Now and again, Crikey likes to recognise those whose contribution to journalism is so egregious that they really make us reconsider the value of our own profession. And there is no one more deserving of a Wankley Award this week than Shane Dowling, the “enthusiastic” blogger jailed yesterday for contempt of court.

Dowling, who publishes the blog Kangaroo Court of Australia, was sentenced to four months in jail in the NSW Supreme Court for repeatedly breaching a suppression order issued during the height of the court battle between Seven boss Tim Worner and his former lover Amber Harrison. The names of two women named in court documents have been suppressed, and Dowling was charged with contempt after he published their names and then refused to take them down when the court ordered him to.

Justice Ian Harrison said that Dowling had breached the orders “not merely willingly and advertently but also enthusiastically. That enthusiasm is apparent upon the face of the publications.”

Dowling calls himself a journalist and defended his breaches in submissions to the court by saying he was doing no more than journalists do every day.

“By naming [the plaintiffs] in articles I have done nothing more than any journalist does everyday around the country as their names were in legal documents tendered at the Australian Human Rights Commission by Amber Harrison. I have subsequently named them as they are suing me and I am entitled to open justice,” he said. 

The court disagreed:

“He seeks to paint himself as a victim of a powerful media organisation that is determined to gag him. The fact of the matter is that Mr Dowling has done more than journalists do on a daily basis. His contempt arises not from the fact that he published the names of Jane Doe 1 and Jane Doe 2 in the first place, perhaps on his assessment as any journalist might have done, but from the fact that he disobeyed an order to take their names down from his online articles and even continued to republish the names in breach of the order that he not do so. It is therefore not the case that Mr Dowling faces the prospect of imprisonment for doing nothing more than reporting the news.”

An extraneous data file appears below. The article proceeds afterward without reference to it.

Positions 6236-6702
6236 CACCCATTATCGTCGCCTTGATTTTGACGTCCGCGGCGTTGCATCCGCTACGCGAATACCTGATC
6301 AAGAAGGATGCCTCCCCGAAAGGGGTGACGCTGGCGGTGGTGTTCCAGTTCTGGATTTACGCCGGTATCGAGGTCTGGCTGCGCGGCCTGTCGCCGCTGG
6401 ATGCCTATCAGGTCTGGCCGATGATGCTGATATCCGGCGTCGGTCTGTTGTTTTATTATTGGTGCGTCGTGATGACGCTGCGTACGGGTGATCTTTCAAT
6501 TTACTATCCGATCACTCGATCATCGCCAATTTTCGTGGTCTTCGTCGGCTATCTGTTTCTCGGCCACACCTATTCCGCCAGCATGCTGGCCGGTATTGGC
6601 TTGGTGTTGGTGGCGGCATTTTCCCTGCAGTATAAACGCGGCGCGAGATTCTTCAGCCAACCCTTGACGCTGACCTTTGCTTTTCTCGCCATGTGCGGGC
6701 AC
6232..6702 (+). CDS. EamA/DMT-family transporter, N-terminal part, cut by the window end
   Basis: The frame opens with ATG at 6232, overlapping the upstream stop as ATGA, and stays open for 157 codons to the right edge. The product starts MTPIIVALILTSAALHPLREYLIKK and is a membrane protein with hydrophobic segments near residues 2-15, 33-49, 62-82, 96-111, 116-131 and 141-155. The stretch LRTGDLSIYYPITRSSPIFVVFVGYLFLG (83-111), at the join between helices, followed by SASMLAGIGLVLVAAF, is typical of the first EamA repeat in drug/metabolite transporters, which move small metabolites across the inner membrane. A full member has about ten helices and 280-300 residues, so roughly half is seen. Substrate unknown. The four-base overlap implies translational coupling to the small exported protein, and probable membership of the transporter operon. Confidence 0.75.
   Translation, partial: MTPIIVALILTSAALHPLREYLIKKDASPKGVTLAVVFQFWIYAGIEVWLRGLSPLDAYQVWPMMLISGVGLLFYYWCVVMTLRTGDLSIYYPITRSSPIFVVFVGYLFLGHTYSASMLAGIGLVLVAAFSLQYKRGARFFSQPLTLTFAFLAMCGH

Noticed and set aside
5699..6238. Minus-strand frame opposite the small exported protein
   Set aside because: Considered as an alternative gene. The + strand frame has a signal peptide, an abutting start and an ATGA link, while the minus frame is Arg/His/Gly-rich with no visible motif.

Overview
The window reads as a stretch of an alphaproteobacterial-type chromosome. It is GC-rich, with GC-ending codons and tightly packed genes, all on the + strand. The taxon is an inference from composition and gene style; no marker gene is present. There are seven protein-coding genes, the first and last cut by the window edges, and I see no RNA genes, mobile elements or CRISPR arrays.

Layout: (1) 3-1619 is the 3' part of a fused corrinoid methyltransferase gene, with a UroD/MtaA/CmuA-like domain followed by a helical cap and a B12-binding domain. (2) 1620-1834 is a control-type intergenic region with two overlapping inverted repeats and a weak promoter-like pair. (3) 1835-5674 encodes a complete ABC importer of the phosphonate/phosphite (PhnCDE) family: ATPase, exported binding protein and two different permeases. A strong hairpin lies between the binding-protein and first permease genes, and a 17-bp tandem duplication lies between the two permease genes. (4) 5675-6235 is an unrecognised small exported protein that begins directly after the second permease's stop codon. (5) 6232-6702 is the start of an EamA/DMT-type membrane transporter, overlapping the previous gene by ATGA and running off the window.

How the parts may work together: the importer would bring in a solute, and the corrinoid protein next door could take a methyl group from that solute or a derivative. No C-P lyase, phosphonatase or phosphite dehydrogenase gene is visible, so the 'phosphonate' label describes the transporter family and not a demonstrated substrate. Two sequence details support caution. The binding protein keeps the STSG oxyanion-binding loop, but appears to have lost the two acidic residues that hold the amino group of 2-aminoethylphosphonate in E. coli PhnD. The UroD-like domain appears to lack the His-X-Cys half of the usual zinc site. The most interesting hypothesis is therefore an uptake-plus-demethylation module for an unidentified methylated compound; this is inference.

In considering the appropriate sentence, the judge said part of the reason for Dowling’s continued breaches were to generate interest in his website, and, “the expression of the not inconsiderable antipathy he seems to bear towards a large range of individuals and professions, including [Seven West chairman] Mr Kerry Stokes, in particular”.

Dowling was fined $2000 for contempt in 2014, again for publishing a suppression order  — something Justice Harrison found had not deterred him.

Dowling continued to tweet from court during his sentencing, announcing his jail sentence to his followers.